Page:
Advertisement

Home / India / Amit Shah silent, FIRs filed against farmer leaders

Amit Shah silent, FIRs filed against farmer leaders

Delhi police commissioner accused protesters of making provocative speeches and 'betraying' his force’s trust, and threatened stringent action
Amit Shah

Our Special Correspondent   |   New Delhi   |   Published 28.01.21, 03:25 AM

Union home minister Amit Shah, under fire for the intelligence failure and police’s lack of preparation after several places in Delhi witnessed chaos and violence on Republic Day, caused surprise by remaining silent through Wednesday.

Delhi police commissioner S.N. Srivastava accused farmer leaders of making provocative speeches and “betraying” his force’s trust, and threatened stringent action.

An FIR has been filed against several senior leaders of the Samyukta Kisan Morcha.

Sources said Shah, who has charge of law and order in Delhi, had at a meeting directed strict action against farmer leaders who had given the police a written undertaking of a peaceful tractor rally through designated routes.

But the rally deviated from the assigned routes at some places, leading to chaos and violence.

Many farmers believe the police facilitated the chaos by allowing those at the front of some of the convoys to veer off route, and then cracking down when those behind innocently tried to follow them.

Srivastava told a news conference that the police had made thorough preparations and this was why “no one died in the violence”. One of the protesters died near the ITO when his tractor overturned, which the police say was an accident.

The farmers claim that police action caused the mayhem that led to the accident. Some have alleged the farmer was shot by the police.

Srivastava said 394 police personnel had been injured in the violence but did not specify the nature of the injuries. There is still no estimate of how many farmers were injured.

Srivastava claimed the police had realised by Monday evening that the farmer leaders planned to deviate from the agreed plan and were pushing aggressive and militant elements to the forefront. He did not explain why the police, with such advance knowledge, had failed to prevent the chaos.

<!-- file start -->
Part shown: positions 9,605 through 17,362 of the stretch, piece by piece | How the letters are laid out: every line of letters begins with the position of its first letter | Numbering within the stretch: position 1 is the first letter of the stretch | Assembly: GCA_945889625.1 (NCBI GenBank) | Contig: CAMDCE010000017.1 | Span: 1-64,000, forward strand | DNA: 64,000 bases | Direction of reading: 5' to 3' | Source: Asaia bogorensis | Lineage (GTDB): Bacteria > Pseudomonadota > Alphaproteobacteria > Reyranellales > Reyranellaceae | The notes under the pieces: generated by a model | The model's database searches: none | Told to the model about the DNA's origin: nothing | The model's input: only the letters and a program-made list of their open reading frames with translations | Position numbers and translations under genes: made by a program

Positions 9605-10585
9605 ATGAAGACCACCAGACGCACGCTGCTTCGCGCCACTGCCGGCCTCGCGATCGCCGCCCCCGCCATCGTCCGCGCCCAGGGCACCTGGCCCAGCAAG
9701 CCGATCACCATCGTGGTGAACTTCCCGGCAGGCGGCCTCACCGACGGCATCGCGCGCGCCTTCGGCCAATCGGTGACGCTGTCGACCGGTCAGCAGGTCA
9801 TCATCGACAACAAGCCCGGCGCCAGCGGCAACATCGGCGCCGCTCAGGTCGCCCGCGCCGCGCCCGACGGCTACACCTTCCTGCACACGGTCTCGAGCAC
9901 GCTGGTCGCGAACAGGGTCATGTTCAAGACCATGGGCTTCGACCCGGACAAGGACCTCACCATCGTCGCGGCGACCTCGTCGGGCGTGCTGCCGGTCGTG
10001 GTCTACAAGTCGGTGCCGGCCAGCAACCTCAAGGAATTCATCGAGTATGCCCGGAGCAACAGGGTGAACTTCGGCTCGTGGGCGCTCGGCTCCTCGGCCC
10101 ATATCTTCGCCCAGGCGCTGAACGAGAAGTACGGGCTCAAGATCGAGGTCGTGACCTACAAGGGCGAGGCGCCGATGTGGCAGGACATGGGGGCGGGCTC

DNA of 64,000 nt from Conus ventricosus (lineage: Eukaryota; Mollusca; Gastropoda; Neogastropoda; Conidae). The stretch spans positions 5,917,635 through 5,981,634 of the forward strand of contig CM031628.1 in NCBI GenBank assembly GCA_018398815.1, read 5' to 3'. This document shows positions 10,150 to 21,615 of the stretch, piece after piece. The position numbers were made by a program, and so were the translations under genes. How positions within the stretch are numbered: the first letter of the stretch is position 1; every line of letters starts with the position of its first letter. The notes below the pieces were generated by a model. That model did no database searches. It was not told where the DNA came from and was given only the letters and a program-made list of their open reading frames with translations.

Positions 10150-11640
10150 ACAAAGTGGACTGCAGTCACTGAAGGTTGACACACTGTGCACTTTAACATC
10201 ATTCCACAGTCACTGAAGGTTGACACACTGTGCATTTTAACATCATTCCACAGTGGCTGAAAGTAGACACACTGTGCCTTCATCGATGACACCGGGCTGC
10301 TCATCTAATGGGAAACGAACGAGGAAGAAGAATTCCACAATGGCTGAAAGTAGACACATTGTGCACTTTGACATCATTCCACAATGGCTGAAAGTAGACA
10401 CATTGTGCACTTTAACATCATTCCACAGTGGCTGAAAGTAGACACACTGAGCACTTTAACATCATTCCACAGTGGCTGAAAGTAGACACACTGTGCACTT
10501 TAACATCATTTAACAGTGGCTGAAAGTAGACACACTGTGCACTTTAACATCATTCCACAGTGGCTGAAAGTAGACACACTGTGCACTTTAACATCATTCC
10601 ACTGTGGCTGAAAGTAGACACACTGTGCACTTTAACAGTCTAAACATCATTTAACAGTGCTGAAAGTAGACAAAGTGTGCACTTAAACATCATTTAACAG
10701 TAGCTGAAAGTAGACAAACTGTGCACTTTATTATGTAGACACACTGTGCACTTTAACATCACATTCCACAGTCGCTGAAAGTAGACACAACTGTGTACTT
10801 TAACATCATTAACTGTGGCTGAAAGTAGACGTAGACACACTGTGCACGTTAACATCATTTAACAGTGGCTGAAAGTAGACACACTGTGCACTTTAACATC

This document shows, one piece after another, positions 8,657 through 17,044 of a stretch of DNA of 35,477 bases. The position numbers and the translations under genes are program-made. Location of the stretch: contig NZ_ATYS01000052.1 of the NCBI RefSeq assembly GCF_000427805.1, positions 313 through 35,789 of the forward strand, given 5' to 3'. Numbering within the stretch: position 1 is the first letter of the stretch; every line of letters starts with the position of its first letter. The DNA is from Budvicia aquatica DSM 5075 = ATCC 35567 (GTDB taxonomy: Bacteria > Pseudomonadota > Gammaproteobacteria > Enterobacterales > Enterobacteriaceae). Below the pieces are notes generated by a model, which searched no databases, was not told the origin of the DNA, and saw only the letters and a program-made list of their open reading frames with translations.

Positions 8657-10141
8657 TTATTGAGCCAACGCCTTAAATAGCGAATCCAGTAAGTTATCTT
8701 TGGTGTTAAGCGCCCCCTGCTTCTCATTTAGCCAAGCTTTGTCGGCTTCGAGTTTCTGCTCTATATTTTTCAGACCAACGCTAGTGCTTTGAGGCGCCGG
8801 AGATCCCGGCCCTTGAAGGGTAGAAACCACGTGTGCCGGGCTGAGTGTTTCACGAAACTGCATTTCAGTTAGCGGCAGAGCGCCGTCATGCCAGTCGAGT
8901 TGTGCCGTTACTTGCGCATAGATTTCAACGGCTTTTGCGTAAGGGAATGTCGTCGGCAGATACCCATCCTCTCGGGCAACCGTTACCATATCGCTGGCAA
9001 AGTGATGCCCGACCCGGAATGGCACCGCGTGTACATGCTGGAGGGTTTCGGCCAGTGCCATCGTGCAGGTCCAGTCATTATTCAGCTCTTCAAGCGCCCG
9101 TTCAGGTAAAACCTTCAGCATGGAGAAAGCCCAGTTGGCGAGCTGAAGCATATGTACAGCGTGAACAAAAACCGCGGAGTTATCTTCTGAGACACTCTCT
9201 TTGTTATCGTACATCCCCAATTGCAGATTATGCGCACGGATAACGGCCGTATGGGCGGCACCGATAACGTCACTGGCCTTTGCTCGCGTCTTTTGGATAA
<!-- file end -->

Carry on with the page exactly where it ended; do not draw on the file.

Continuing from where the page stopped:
Srivastava said: “The farmer unions have betrayed us by not honouring the agreement. Nineteen accused have been arrested and 50 detained so far for questioning.”

He said 25 FIRs had been registered.

Sources said FIRs had been registered against farmer leaders Darshan Pal, Rajinder Singh, Balbir Singh Rajewal, Buta Singh Burjgil and Joginder Singh Ugrahan for allegedly breaching the terms of the no-objection certificate issued for the tractor rally. An FIR also names Bharatiya Kisan Union spokesperson Rakesh Tikait.

Late in the evening, the name of Deep Sidhu, a Khalistani sympathiser and former BJP campaigner, was added to an FIR.

Srivastava said the police’s crime branch, special cell and district police would work on the case and a special investigation team would be formed.

“Leaders like Satnam Singh Pannu delivered provocative speeches at Mukarba Chowk. Darshan Pal Singh too violated the agreement. From Ghazipur, they started their movement from 8.30am while the time given to them was noon,” Srivastava said.

“The leaders were instigating the farmers. They were the ones refusing to move along the predetermined routes. We have videos showing how the leaders were instigating the farmers. From Ghazipur, many from Rakesh Tikait’s team broke barriers and marched forward. The police had many options but showed restraint.”

Advertisement
‘No barricades’

But Srivastava did not explain how a few groups of farmers had succeeded in reaching the ITO in central Delhi and the Red Fort despite the heavy police presence.

Some of the farmers who had arrived at the Red Fort said the police had not put up any barricades on the way.

“As we approached the Red Fort, the police did not stop us at all. They were mute spectators. This suggests the police wanted the protesters to enter the Red Fort and engage in violence,” said Jagvir, a farmer.



Advertisement
Advertisement
Advertisement
 
 
 
Copyright © 2020 The Telegraph. All rights reserved.